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WASHINGTON (Reuters) - A Federal Reserve official on Thursday downplayed the impact of regulators potentially missing a July deadline to finalize the Volcker rule's ban on proprietary trading, and said authorities will step in to provide clear guidance if needed in an effort to soothe any fears in the financial industry.
"There is obviously a real possibility that we don't meet the July 21st date," Fed Governor Daniel Tarullo told a Senate Banking Committee hearing.
"If we are not going to, I think it is incumbent on all the regulators to provide some guidance for firms to let them know exactly what the expectations will be and not let this hang out there as an unknown, and I think we should be able to do that if needed," he said.
Banks have raised concerns that if a final rule is not ready by July 21, when the trading restrictions take effect under law, there could be disruptions in markets because of a lack of clarity on how to comply with the new crackdown.
The proprietary trading ban is known as the Volcker rule, after former Federal Reserve chairman Paul Volcker who championed the crackdown. It was included in the 2010 Dodd-Frank financial oversight law.
The Volcker rule bans banks from trading with their own funds and greatly limits their ability to invest in hedge and private equity funds.
The idea is to limit excessive risk-taking by banks that enjoy government backstops such as deposit insurance and access to Fed loans.
The Volcker rule could significantly bite into the profit potential of Wall Street firms including Goldman Sachs Group Inc and Morgan Stanley.
Regulators issued a proposed Volcker rule in October - but it was roughly 300 pages, with hundreds of questions for public comment, indicating the final version could look significantly different.
The financial community complained that it was too complex and too vague, especially for a reform set to go live in July of this year.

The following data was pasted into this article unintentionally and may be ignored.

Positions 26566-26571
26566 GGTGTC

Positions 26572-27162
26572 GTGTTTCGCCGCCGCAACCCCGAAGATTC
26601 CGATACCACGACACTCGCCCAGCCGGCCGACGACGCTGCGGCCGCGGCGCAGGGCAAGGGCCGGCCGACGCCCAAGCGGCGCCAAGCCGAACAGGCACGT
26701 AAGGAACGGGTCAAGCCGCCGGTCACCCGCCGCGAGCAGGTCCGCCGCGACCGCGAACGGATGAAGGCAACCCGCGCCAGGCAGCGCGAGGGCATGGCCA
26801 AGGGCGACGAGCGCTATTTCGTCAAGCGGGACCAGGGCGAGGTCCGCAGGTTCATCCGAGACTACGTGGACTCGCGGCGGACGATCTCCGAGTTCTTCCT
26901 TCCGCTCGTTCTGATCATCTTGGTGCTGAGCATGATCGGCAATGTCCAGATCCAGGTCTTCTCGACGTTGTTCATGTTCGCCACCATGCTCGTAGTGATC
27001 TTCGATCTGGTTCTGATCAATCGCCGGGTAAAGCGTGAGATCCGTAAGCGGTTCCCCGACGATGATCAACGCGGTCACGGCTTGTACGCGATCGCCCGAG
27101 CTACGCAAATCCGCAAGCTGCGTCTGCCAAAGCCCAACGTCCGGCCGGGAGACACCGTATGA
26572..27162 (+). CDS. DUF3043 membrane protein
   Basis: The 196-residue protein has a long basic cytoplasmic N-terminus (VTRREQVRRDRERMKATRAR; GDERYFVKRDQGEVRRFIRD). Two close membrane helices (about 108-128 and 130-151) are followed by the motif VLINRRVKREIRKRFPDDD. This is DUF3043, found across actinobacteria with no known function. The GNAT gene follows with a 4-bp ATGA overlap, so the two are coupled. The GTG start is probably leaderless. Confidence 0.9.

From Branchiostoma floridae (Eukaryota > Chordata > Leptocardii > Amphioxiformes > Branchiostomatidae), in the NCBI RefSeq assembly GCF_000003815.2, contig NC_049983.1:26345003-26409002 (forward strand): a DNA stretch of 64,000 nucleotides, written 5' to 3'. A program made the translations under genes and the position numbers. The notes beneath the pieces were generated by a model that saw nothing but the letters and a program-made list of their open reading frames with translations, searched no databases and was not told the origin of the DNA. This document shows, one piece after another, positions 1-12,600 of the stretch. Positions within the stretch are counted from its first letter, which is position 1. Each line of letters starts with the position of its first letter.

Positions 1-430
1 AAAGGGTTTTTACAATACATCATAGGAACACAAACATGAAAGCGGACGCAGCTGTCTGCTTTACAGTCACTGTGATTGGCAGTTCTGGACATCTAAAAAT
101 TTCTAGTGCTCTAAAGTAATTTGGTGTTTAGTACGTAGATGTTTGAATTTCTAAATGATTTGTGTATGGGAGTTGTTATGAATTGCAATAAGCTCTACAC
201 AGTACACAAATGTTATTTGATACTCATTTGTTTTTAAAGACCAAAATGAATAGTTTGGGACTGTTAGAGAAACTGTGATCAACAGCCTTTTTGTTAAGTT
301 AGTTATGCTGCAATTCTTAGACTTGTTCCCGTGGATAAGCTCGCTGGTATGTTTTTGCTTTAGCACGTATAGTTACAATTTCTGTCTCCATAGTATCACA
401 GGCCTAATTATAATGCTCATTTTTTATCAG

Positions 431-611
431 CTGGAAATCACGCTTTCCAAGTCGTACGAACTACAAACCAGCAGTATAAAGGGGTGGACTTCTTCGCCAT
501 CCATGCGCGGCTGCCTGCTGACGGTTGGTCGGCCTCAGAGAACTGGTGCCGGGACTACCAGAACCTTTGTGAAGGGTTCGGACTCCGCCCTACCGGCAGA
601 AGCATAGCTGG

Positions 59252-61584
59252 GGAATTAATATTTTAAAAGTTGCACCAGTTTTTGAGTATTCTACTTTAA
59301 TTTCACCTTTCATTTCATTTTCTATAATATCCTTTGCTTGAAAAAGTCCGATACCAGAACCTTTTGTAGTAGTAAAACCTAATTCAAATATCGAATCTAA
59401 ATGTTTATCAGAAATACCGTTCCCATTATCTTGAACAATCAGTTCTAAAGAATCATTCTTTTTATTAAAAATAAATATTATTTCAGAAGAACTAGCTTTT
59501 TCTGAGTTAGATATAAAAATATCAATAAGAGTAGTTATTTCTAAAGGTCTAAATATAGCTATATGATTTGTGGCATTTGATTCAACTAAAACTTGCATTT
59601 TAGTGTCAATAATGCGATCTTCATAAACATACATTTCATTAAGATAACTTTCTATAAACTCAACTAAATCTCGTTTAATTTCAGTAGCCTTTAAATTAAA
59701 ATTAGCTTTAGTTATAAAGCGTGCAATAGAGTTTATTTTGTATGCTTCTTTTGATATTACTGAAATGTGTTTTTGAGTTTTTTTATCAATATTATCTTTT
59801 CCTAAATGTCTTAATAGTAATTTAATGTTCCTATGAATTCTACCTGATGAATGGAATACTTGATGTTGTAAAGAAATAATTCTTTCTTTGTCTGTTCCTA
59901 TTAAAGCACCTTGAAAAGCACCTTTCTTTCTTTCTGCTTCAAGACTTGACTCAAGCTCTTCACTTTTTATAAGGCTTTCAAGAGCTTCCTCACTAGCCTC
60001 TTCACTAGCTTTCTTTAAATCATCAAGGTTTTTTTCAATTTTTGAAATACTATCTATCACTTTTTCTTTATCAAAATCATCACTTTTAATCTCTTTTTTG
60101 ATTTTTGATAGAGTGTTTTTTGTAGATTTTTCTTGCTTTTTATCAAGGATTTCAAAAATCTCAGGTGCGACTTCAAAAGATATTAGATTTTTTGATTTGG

Republican Senator Mike Crapo on Thursday told regulators that he has introduced legislation along with two other Republicans and three Democrats that would delay implementation of the Volcker rule until release of a final rule.
But Tarullo told Crapo he did not think legislation was needed.
Tarullo said the guidance should be enough and noted that there is a two-year transition period and that the Fed can provide more clarity on what regulators will expect during this time frame as well.
"I think we can deal with both issues here without legislation and we will try to go ahead and do so," Tarullo said.
Acting Comptroller of the Currency John Walsh told the committee that the current July deadline can be a positive because it is motivating regulators to work quickly.
The Volcker rule has been one of the most controversial aspects of Dodd-Frank.
Banks and other critics have argued it will reduce liquidity in trading markets which in turn will make the cost of borrowing go up.
Many foreign governments have also raised concerns about the fact that the October rule provides an exemption for proprietary trading with U.S. debt, but not debt issued by other countries, which they contend will make their borrowing costs rise.
Tarullo said the Fed is working to better understand the rule's impact on sovereign debt, but he downplayed the threat.
He said some of the foreign regulators did not understand when they first aired concerns that there is an exception for bank trading done on behalf of customers, or so-called market making, that would address some of the issues they have raised.
He added that banks are not the only institutions that trade in sovereign debt.
"There are other firms that are not subject to the Volcker rule who are out there who may well take up any slack that does exist," he said.
Tarullo also told the committee that the Fed will look at how foreign banks in the United States are regulated after Deutsche Bank AG changed the legal status of its main U.S. subsidiary in order to avoid injecting billions of dollars of capital into the unit.
When asked whether Deutsche's decision would have an impact on the health of the financial system, Tarullo said he thought the Fed will need to respond.
"The development to which you just alluded has certainly affected my thinking of how we do structured regulation of foreign bank organizations, and I think we will need to respond to that," Tarullo said.
Deutsche Bank declined to comment.
Reporting By Sarah N. Lynch, Dave Clarke, Rachelle Younglai in Washington and Edward Taylor in Frankfurt; Editing by Gerald E. McCormick and Matthew Lewis